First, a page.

That's the routine that works, like the seasons. Rohmer quietly worries for decades at vague ideas, suspending their resolution until they can opportunistically latch onto the particulars of setting and collaborator. He films in vacation spots because that's where his friends' empty houses are; he picks amateur actors because they're unyielding enough to propagate story and grateful enough to do it again and because he can afford them; his shots are dictated by his cheap bundle of equipment, and he loves it like a muse. New life is born of abundant wish and a lack of choice.
|. . . 2002-07-19|
Open for Branding
|(via an in-flight shopping catalog)|
|. . . 2002-07-22|
Ba-lue Mun-deii Ba-lues-Are
|"That's The Bag I'm In" by the Fabs
Every morning when I wake up
|"Fickle Heart" by Johnny Garfield
Every heart is a fickle heart,
To further cite Dorothy Wordsworth's much cited formula, poetry takes its origin from dining digested in tranquility.
And nothing more reliably feeds pop lyricism -- pop being, as Leonard Bernstein and Rod McKuen assured us, the poetry of our time (that is, too early in the morning) -- than breakfast, whether the breakfast be good or bad.
I love breakfast songs, and bummers, and my favorite bummer breakfast song used to be Neil Young's "Last Dance": "The coffee's hot and the orange juice is cold... cold... cold."
But the Fabs bum worse. And they deserve to.
And they know it! And they don't care!
'Cause they want it that way! No compromise! No learning! Your fingers get burnt, you just push 'em right down home on the range again! Fuck learning! We chose to do this and we will keep on doing it!
You know, like when people quit publishing on the web because it's so disgusting to pay attention to hit counts and to newspaper stories and self-promoting programmers and all those things that I guess must be inherent to publishing on the web. Or like asshole yuppie men complaining about how whiny and airheaded and golddigging all attractive women are, or like asshole yuppie women complaining about how sleazy and manipulative and moneygrubbing all attractive men are. God forbid you should ask them to define "attractive."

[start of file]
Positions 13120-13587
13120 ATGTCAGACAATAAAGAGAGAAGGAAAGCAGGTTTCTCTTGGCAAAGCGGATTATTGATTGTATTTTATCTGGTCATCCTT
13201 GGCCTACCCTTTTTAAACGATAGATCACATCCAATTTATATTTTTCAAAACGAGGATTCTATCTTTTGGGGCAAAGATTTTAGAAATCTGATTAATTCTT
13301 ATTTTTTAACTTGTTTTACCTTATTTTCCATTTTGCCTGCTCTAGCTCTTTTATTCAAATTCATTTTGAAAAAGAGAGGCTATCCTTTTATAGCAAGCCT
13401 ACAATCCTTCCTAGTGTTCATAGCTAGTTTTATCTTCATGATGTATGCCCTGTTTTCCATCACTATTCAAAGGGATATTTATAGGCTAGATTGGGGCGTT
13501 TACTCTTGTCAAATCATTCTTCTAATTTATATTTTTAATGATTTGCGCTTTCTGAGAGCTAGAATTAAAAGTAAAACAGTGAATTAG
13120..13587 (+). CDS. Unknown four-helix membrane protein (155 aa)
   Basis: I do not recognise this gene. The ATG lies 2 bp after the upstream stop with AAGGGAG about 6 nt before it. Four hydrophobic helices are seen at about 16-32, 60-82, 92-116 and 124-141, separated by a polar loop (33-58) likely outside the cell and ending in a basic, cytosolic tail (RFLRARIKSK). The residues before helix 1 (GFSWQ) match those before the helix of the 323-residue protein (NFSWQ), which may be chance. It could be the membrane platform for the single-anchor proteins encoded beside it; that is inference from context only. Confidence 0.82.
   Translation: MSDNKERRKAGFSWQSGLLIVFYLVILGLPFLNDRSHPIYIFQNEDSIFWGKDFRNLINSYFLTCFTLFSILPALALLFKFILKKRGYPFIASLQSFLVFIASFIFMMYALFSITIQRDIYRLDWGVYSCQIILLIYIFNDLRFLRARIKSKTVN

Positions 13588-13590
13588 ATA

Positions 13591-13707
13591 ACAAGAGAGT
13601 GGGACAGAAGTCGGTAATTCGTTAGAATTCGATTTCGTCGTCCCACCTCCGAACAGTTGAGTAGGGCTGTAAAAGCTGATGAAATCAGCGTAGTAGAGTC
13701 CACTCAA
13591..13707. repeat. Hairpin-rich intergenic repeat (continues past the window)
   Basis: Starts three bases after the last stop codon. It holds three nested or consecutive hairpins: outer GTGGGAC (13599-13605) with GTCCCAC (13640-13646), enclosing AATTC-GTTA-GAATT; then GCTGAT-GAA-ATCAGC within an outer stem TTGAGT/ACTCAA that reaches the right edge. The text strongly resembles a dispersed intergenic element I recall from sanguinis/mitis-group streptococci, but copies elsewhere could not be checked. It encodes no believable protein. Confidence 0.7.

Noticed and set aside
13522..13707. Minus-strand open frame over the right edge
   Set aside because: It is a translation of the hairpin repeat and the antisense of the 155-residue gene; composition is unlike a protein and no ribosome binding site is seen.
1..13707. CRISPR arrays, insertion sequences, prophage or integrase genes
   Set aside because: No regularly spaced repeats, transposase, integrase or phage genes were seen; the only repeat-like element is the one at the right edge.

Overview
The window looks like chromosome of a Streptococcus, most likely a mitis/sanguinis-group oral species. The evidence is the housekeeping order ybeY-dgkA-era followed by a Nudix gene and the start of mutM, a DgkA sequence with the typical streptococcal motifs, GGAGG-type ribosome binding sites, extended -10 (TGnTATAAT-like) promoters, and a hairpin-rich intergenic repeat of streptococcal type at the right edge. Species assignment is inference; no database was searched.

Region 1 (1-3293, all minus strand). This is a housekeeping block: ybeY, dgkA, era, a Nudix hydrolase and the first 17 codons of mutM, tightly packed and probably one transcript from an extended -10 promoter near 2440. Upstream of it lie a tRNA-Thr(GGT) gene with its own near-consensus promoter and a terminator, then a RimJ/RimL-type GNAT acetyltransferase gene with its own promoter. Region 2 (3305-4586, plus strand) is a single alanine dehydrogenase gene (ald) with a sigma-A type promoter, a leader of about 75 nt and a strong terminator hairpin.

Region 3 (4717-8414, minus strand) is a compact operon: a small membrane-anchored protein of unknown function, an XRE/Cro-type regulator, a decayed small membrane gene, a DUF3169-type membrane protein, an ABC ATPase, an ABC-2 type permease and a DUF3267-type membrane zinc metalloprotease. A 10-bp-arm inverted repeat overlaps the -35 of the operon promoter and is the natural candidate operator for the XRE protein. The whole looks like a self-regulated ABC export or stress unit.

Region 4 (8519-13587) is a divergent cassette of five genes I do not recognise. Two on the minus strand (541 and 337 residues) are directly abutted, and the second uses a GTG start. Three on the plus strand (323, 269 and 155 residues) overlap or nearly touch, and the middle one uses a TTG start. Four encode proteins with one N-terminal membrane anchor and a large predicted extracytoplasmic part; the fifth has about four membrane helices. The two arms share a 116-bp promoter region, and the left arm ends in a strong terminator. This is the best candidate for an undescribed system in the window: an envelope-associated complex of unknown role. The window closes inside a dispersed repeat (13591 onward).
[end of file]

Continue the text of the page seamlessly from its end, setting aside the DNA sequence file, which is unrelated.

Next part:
I especially like how the unmodulating 1-2-1-2 garage chords and thump-thump beat emphasize that "it would only happen again."
I understand how legal partnerships can be useful when managing expensive property like houses or children or senatorial seats. But I never got how marriage proves emotional commitment.
I mean, why would the government be interested in your emotional commitments, and why would you want them to be? You show an emotional commitment (usually quite explicitly enough to embarrass your friends) by staying emotionally committed. Making a public oath of emotional commitment seems as nuts as swearing that y'all'll nevah be hungreh agehn. It's not up to you. At most, it's inviting disgrace; at best, it's unnecessary.
Some folks, not to name names, have accused me of cynicism on this score. Not so! I think emotional commitment is entirely possible. And nice! But I haven't noticed oaths helping it along. People just like to make oaths.
Johnny "Everybody Dies" Garfield, on the other hand, he would seem really cynical.
If it wasn't for this... his... triumph.
Garfield belts the song out like a puffy heldentenor: it's heroic how heroic he feels. It's that Nietzschean clasping of tragic fate, but closer than usual because he's really not complaining. He liiiiikes it. What tightens the ties that bind, cutting voluptuously into his flesh, is an ecstatic faith in betrayal.
May blessings rain and sizzle upon him and his, pitter pat, acidly and basely.
|. . . 2002-07-25|
Twenty years ago I encountered Academia and ran away squealing like a libertarian.
But now I return.
What brought me back? One goal. One goal I have in mind. One monochromatic battle of darkness against light. I hate that stupid fight.